War of the Rebellion: Serial 039 Page 0992 N. VA., W. VA., MD., AND PA Chapter XXXVII.

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distinguished themselves by their cool and daring conduct that I will name but one, for fear of doing injustice. That one is Sergt. J. M. W. Parks, of Company B; a braver and better soldier is not in my regiment. The company officers, without any exception, behaved most gallantly.

The annexed report will show the number of killed, wounded, and missing in my regiment, together with their rank.*

I am, sir, most respectfully, your humble and obedient servant,


Lieutenant Colonel, Commanding Twentieth Regiment North Carolina Troops.

Captain D. P. HALSEY, Assistant Adjutant-General.

Numbers 392. Reports of Colonel Daniel H. Christie, Twenty-third North Carolina Infantry.

MAY 7, 1863.

SIR: I have the honor to submit the following report of the action of my command on Saturday, May 2:

We were under arms and on the road to relieve, as I understood, Ramseur's brigade, a little after dawn. Moving up the Plank road, my regiment in front, I passed the officer on picket, who informed me that he was on outpost and the enemy immediately in front. I reported the fact in person to General Iverson, but as a courier had been sent up the road as guide, for whom he was looking, we were moved forward until a fire from musketry and artillery at 300 yards opened upon us, mortally wounding 1 and maiming 3 of my men. The command was extricated in good order, and moved back to the position originally intended for us to take. We occupied this position until about 9 a. m., our skirmishers sharply engaged, when we were moved forward by a circuitous road, and gained the enemy's rear, where we posted on the left of the division and brigade, to move by the flank, with skirmishers in the same order, to protect the flank. The march was a trying one, the day being very hot, but the men bore it with great fortitude. We had barely completed the formation, when the line advanced to the attack. It was unfortunate that the supporting line was so close, or not better managed. When we first engaged the enemy, this line rushed forward and mingled with the first before there was the least necessity for their assistance. The consequence was, that no officer could handle a distinct command without halting and reforming.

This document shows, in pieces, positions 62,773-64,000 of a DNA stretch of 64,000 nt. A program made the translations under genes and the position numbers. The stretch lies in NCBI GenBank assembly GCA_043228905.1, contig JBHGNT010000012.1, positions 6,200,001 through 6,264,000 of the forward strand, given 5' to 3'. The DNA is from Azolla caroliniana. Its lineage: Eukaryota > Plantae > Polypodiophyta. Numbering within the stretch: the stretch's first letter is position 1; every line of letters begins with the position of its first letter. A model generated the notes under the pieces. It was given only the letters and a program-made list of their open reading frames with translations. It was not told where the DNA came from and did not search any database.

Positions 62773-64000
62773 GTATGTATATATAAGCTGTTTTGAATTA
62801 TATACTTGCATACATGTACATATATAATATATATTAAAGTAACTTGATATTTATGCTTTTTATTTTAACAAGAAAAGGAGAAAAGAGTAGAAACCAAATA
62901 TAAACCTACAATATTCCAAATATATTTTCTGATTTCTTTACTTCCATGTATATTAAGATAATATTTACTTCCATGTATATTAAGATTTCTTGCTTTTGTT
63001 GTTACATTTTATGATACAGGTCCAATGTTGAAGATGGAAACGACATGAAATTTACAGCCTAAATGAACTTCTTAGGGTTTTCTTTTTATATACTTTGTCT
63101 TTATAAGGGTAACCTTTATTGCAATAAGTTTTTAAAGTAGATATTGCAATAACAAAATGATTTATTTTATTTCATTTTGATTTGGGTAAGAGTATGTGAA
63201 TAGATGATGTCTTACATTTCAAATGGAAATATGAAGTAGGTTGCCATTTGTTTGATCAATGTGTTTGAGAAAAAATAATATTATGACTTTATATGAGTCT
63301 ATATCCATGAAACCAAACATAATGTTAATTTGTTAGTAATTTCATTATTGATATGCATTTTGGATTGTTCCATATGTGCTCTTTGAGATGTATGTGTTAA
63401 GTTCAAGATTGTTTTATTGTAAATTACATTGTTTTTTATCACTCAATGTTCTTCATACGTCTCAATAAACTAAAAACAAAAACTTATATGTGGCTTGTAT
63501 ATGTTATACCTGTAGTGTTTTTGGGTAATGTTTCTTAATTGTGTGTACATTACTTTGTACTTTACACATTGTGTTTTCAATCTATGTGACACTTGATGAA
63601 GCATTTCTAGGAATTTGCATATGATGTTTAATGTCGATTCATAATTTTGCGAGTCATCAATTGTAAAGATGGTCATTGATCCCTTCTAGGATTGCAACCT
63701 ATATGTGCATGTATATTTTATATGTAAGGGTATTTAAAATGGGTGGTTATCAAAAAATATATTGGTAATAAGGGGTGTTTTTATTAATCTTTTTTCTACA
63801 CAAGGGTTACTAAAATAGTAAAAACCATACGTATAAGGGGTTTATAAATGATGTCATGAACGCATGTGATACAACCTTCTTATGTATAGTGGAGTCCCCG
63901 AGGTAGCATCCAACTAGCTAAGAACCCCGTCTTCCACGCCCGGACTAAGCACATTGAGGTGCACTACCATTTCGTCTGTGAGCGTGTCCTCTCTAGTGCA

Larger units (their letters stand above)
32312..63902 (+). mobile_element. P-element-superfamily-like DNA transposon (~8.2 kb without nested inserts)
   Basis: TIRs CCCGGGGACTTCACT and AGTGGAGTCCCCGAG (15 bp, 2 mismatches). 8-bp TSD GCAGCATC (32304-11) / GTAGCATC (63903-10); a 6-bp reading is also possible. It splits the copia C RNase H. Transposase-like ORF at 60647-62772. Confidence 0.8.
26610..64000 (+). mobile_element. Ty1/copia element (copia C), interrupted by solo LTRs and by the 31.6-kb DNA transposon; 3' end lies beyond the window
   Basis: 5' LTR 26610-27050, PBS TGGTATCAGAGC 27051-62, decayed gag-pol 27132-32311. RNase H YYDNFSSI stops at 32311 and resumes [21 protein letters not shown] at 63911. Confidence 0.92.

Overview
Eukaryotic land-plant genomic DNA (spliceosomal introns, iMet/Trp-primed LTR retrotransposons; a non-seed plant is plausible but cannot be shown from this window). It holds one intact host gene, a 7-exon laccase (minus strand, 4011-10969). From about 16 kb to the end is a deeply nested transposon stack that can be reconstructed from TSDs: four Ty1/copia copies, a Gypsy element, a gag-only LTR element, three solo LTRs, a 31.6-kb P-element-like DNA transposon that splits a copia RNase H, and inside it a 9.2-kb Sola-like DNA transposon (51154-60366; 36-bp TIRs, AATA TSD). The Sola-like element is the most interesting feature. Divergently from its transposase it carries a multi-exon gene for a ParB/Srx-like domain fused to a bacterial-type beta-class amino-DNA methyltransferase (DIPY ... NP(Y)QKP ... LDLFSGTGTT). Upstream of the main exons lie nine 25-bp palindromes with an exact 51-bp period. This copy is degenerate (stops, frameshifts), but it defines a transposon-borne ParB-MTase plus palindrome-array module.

We captured a large number of prisoners, including a brigadier, or brigade commander, by Private Alburtus Gabriel, Company K, and 1 regiment flag.

My command was halted by order. About 9 o'clock we were relieved and moved a few hundred yards to the rear, where we received rations supplied ammunition, and obtained several hours' sleep.

Officers and men (except a few skulkers, whose names will be hereafter reported and published as a roll of infamy) acted with the courage and gallantry which has distinguished them on other battle-fields.

Our loss was comparatively small, and it will be impossible to separate it from the casualties of the next day.


*List, omitted, reports 2 officers and 13 men killed; 5 officers and 62 men wounded, and 1 officer and 17 men missing. Total 100. But see Guild's report, p. 808.